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Full Online Book HomeLong StoriesThe Caxtons: A Family Picture - Part 18 - Chapter 4
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The Caxtons: A Family Picture - Part 18 - Chapter 4 Post by :Jredling Category :Long Stories Author :Edward Bulwer-lytton Date :May 2012 Read :3392

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The Caxtons: A Family Picture - Part 18 - Chapter 4

PART XVIII CHAPTER IV

"Go in first and prepare them, dear Blanche; I will wait by the door. Leave it ajar, that I may see them."

Roland is leaning against the wall, old armor suspended over the gray head of the soldier. It is but a glance that I give to the dark cheek and high brow: no change there for the worse,--no new sign of decay. Rather, if anything, Roland seems younger than when I left. Calm is the brow,--no shame on it now, Roland; and the lips, once so compressed, smile with ease,--no struggle now, Roland, "not to complain." A glance shows me all this.

"Papoe!" says my father, and I hear the fall of a book, "I can't read a line. He is coming to-morrow,--to-morrow! If we lived to the age of Methuselah, Kitty, we could never reconcile philosophy and man; that is, if the poor man's to be plagued with a good, affectionate son!"

And my father gets up and walks to and fro. One minute more, father, one minute more, and I am on thy breast! Time, too, has dealt gently with thee, as he doth with those for whom the wild passions and keen cares of the world never sharpen his scythe. The broad front looks more broad, for the locks are more scanty and thin, but still not a furrow. Whence comes that short sigh?

"What is really the time, Blanche? Did you look at the turret-clock? Well, just go and look again."

"Kitty," quoth my father, "you have not only asked what time it is thrice within the last ten minutes, but you have got my watch, and Roland's great chronometer, and the Dutch clock out of the kitchen, all before you, and they all concur in the same tale,--to-day is not to-morrow."

"They are all wrong, I know," said my mother, with mild firmness; "and they've never gone right since he left." Now out comes a letter, for I hear the rustle, and then a step glides towards the lamp, and the dear, gentle, womanly face--fair still, fair ever for me, fair as when it bent over my pillow in childhood's first sickness, or when we threw flowers at each other on the lawn at sunny noon! And now Blanche is whispering; and now the flutter, the start, the cry,--"It is true! it is true! Your arms, mother. Close, close round my necks as in the old time. Father! Roland too! Oh, joy! joy! joy! home again,--home till death!"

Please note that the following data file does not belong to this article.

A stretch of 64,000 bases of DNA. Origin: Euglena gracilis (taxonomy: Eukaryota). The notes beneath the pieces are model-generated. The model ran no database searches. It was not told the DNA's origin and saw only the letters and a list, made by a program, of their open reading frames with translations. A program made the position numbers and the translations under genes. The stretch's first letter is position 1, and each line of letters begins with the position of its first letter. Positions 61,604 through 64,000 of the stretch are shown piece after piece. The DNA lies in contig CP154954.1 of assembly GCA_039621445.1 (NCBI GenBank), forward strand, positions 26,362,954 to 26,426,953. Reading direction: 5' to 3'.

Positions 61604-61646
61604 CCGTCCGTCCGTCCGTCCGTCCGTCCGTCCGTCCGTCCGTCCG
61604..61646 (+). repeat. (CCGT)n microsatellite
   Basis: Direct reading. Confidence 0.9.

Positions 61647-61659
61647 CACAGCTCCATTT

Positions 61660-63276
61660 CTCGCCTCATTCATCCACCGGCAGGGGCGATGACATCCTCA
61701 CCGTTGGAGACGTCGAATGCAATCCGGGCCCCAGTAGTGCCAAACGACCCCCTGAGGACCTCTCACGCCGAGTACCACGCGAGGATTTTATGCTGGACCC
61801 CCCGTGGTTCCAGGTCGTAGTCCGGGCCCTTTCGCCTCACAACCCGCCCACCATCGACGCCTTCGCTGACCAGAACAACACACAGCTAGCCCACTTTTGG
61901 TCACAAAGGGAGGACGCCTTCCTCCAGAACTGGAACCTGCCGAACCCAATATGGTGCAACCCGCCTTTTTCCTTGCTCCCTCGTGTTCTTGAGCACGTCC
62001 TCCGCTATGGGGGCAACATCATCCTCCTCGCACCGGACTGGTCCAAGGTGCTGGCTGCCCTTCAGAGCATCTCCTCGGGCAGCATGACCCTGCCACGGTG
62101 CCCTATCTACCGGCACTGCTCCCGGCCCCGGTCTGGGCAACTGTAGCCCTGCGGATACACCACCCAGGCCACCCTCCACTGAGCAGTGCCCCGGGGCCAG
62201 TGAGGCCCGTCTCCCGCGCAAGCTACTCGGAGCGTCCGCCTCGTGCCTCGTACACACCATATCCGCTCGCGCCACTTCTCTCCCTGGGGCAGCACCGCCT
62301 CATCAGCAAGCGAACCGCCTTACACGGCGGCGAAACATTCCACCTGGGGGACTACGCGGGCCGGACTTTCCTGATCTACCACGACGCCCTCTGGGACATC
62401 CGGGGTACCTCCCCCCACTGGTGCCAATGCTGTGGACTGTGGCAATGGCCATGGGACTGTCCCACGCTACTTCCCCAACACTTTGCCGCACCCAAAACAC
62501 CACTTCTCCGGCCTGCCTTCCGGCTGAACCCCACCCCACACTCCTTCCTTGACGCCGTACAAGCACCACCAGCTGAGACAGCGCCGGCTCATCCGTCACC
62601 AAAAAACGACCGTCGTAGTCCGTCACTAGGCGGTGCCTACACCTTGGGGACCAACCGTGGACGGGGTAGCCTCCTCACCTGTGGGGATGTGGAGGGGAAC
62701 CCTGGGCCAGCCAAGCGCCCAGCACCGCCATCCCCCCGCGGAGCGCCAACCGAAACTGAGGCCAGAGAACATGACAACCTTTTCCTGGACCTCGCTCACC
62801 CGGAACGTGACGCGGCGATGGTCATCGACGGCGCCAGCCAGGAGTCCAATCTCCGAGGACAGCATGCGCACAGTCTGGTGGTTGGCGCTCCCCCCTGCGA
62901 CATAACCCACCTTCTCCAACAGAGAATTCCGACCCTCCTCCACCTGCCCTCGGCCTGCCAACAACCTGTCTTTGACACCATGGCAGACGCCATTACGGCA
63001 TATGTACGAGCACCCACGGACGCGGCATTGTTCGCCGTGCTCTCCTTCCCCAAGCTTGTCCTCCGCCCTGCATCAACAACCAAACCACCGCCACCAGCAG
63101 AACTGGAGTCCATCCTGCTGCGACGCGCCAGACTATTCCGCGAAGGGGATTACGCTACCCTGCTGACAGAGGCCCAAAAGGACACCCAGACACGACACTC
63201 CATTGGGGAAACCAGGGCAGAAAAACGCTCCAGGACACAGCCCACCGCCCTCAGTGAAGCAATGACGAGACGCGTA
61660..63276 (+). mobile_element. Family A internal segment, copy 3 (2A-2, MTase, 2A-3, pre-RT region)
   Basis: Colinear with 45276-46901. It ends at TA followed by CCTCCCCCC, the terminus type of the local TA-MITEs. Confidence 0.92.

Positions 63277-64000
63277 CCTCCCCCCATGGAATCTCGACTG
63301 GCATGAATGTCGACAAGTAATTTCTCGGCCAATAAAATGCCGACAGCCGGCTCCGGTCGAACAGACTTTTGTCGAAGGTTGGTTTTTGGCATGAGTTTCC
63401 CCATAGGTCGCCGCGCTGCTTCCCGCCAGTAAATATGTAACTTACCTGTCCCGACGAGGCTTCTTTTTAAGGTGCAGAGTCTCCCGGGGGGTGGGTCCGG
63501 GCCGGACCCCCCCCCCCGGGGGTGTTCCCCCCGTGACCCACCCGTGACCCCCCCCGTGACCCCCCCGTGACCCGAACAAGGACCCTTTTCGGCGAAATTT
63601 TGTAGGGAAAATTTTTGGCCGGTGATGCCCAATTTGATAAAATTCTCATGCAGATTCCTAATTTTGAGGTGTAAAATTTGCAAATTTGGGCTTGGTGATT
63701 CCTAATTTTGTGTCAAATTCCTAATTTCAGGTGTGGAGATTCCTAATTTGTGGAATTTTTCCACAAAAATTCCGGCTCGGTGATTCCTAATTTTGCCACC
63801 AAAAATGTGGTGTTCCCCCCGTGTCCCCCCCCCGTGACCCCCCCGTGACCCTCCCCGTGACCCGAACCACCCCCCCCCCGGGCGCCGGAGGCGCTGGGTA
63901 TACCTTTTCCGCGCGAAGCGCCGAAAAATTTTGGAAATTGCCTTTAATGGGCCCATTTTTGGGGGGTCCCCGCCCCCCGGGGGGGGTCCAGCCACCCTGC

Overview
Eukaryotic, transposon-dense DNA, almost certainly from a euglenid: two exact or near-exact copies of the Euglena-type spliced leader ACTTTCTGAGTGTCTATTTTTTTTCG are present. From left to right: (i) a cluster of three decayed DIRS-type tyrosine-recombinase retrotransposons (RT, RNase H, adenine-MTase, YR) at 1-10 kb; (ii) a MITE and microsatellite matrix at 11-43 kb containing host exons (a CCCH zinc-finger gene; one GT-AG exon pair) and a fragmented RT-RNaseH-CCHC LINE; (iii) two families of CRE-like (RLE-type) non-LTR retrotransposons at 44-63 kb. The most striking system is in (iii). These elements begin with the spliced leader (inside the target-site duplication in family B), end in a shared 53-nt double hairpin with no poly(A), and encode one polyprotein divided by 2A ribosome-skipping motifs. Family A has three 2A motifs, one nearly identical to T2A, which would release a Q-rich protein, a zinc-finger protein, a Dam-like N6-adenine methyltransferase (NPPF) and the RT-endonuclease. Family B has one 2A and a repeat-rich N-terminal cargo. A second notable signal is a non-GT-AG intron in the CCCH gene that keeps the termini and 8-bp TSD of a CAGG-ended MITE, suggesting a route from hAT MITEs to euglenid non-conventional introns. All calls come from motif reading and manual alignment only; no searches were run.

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The Caxtons: A Family Picture - Part 18 - Chapter 5 The Caxtons: A Family Picture - Part 18 - Chapter 5

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PART XVIII CHAPTER VFrom a dream of the Bushland, howling dingoes,(1) and the war-whoop of the wild men, I wake and see the sun shining in through the jasmine that Blanche herself has had trained round the window; old school-books neatly ranged round the wall; fishing-rods, cricket-bats, foils, and the old-fashioned gun; and my mother seated by the bed-side; and Juba whining and scratching to get up. Had I taken thy murmured blessing, my mother, for the whoop of the blacks, and Juba's low whine for the howl of the dingoes? Then what days of calm, exquisite delight,--the interchange of heart
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PART XVII CHAPTER VIDated From Adelaide. Imagine my wonder! Uncle Jack has just been with me, and--But hear the dialogue. Uncle Jack.--"So you are positively going back to that smoky, fusty Old England, just when you are on your high road to a plum,--a plum, sir, at least! They all say there is not a more rising young man in the colony. I think Bullion would take you into partnership. What are you in such a hurry for?" Pisistratus.--"To see my father and mother and Uncle Roland, and--" (was about to name some one else, but stops). "You see, my dear
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